Focusing on the Hebrew months, Jewish festivals, and special days which continue to influence our lives.

Dedication, Commitment, and Devotion

Learn about the Hebrew month of Kislev

Kislev is the ninth month of biblical calendar year. The name "Kislev" is the Babylonian name of the month. In the Bible, it is referred to as both "the ninth month" and "Kislev" as in Zechariah 7:1, "the word of the LORD came to Zechariah on the fourth day of the ninth month, which is Kislev" (NIV).

Among other historical events that occurred during Kislev, none is perhaps more well known than the Festival of Hanukkah, an eight day festival which begins on Kislev 25. "Hanukkah" is a word that means "dedication," for it was during these days that the Temple was rededicated in 165 BCE. This occurred during the Intertestamental period, and its history is preserved in the Apocryphal books of 1 & 2 Maccabees, as well as in the Talmud (b. Shabbat 21b).

In the second century BCE, the Syrian Greeks ruled over the land of Israel. In an effort to assimilate the cultures under their control, the Greek ruler Antiochus IV outlawed the "peculiar" customs of the Jewish people, namely, Torah. It became illegal for the Jews to observe the Sabbath, study the Torah, keep kosher, or circumcise their sons. It now became a legal requirement to sacrifice unclean animals and offer incense to the emperor. Sadly, many Jews obeyed these laws and turned away from the Torah of God. They denounced their brothers who remained faithful to the Covenant.

These harsh decrees eventually led to a revolt of those faithful to God against the Greeks. The Hasmonean family, led by Judah Maccabee, were successful in the revolt. They were able to defeat their enemies and reclaim control of the Temple. They set to work rebuilding and purifying the Temple of the uncleanness the Greeks had brought. Tradition also claims that only one days' amount of oil for the menorah was found in the Sanctuary, though eight days' worth was needed. Miraculously, the oil continued to burn for eight days.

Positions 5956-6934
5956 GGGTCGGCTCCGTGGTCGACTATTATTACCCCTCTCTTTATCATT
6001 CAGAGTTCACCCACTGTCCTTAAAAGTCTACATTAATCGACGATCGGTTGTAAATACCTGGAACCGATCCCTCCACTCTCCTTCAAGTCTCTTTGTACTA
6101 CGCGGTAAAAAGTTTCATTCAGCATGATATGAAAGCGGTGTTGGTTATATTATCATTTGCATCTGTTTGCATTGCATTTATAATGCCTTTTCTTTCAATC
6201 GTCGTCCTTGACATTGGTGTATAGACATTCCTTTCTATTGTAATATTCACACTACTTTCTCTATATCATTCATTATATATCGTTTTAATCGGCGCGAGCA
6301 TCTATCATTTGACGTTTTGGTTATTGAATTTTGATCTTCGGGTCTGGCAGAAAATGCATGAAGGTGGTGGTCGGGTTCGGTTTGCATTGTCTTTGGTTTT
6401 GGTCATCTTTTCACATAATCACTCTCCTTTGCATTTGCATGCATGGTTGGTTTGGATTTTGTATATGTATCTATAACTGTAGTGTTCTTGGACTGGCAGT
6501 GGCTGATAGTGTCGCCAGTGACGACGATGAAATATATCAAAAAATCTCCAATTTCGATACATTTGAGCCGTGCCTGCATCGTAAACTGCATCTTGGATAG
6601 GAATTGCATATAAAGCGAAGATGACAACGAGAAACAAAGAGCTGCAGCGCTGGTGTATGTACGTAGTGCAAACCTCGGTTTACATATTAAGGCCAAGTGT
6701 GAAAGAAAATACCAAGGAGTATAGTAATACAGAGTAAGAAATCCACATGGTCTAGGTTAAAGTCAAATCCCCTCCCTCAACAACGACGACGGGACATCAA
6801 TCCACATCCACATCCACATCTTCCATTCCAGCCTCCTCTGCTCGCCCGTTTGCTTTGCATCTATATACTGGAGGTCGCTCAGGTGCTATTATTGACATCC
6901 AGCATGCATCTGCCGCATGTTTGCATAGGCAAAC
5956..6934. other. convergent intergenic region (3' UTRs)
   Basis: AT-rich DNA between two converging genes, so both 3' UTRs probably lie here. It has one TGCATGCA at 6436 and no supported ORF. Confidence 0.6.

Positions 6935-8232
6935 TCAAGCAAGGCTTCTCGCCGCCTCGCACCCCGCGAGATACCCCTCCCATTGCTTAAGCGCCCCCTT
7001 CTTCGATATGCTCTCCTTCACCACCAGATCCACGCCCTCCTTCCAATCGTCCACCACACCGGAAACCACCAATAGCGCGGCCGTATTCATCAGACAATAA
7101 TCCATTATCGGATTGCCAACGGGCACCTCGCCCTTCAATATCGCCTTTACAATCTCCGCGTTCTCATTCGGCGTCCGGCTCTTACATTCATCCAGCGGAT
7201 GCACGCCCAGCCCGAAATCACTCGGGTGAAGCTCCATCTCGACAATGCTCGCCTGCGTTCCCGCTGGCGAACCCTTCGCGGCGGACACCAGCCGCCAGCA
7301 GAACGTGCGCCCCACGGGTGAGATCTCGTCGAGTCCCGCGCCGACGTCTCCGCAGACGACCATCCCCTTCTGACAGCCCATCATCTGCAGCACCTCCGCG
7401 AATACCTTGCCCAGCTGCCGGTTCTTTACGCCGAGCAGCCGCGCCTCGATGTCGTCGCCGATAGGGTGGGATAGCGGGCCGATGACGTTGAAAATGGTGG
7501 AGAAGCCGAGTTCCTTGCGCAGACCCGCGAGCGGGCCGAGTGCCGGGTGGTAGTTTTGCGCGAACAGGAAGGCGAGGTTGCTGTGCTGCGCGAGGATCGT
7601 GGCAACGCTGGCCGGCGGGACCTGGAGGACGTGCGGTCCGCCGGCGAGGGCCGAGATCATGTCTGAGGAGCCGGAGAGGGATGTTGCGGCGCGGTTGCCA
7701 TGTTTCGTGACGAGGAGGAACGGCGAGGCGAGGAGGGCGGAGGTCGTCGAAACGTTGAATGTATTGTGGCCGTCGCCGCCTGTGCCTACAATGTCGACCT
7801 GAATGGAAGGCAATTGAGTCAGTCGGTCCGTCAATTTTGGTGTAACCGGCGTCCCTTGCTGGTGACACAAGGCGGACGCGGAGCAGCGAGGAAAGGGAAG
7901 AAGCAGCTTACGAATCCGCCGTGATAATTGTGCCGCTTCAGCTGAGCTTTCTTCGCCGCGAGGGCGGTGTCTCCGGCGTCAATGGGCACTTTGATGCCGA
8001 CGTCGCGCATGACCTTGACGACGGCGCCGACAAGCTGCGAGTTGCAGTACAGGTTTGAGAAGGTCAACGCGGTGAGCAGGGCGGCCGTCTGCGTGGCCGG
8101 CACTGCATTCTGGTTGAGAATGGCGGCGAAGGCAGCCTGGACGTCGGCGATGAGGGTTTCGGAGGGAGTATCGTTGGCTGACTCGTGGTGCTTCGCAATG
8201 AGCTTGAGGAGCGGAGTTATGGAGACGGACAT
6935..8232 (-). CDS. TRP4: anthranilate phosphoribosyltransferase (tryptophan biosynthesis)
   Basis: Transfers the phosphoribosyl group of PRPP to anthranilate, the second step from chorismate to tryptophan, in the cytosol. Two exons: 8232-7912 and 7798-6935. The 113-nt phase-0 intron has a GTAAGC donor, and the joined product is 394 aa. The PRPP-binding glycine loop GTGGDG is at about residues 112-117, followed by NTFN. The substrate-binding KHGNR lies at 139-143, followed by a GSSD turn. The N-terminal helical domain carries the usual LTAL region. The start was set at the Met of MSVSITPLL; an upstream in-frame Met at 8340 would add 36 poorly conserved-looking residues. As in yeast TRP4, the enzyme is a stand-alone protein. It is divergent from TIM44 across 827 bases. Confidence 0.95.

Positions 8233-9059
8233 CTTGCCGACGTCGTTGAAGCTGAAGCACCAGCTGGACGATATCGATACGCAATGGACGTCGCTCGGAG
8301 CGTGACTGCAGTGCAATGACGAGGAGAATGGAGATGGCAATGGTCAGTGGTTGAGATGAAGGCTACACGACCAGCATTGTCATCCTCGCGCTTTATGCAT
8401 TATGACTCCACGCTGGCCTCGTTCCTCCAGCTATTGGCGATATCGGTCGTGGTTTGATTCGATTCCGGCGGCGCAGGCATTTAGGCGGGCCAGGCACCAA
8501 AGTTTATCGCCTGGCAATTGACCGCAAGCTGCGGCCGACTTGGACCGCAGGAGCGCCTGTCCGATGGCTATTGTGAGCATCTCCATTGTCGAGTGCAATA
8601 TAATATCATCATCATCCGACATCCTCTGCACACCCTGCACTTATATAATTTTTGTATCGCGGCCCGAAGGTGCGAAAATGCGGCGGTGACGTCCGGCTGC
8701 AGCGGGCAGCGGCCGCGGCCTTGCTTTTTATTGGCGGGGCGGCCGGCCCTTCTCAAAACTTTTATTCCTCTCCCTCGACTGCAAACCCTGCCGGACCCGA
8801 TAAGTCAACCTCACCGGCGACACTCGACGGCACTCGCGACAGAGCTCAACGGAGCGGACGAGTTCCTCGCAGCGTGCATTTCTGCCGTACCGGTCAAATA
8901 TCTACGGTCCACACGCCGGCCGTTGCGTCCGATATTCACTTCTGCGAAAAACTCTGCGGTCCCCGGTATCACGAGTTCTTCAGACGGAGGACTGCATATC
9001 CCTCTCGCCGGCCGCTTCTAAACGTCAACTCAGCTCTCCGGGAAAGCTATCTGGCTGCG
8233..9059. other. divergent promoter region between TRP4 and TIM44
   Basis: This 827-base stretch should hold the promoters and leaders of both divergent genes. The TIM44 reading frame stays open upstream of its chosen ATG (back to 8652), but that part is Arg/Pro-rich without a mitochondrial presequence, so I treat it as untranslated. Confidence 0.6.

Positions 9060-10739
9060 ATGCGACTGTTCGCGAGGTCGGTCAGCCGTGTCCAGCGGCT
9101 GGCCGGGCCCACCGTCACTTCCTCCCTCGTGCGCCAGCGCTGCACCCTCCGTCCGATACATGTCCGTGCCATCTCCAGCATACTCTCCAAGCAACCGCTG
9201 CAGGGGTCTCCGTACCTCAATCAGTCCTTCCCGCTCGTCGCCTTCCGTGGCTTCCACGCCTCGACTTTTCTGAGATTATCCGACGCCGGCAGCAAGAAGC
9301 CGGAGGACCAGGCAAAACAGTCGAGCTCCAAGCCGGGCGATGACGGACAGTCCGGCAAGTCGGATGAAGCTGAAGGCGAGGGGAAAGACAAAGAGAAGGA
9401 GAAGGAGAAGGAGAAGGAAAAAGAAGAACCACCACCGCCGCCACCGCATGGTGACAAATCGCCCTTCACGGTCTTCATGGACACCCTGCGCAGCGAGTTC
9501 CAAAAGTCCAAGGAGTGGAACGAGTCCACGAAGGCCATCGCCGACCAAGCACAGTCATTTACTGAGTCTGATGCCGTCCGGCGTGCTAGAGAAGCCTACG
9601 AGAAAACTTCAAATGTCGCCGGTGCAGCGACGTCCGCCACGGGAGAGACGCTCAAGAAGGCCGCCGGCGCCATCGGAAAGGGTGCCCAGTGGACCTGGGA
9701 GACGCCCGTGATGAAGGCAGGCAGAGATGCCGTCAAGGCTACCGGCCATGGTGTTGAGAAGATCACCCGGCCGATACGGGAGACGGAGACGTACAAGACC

The meaning of Hanukkah is one of dedication, commitment, and devotion. We may not be called to bear arms, "for we do not wrestle against flesh and blood" (Ephesians 6:12), but in every generation we are called to persevere under persecution. The Apostle Paul calls us to "not be conformed to this world" (Romans 12:2). Our Master taught, "blessed are those who are persecuted for righteousness' sake, for theirs is the kingdom of heaven" (Mathew 5:10). May we all remain steadfast in our faith in God and our Master Yeshua.

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(Tue) 7 February 2023 :: 16 Shevat 5783

Biblical Calendars

New 16-month biblical calendars. New editions to choose from with extensive details from the Hebrew calendar, key biblical events with Scripture references, Torah portions, and festival details and readings. Also available: Customized calendars for congregations, ministries and bookstores.


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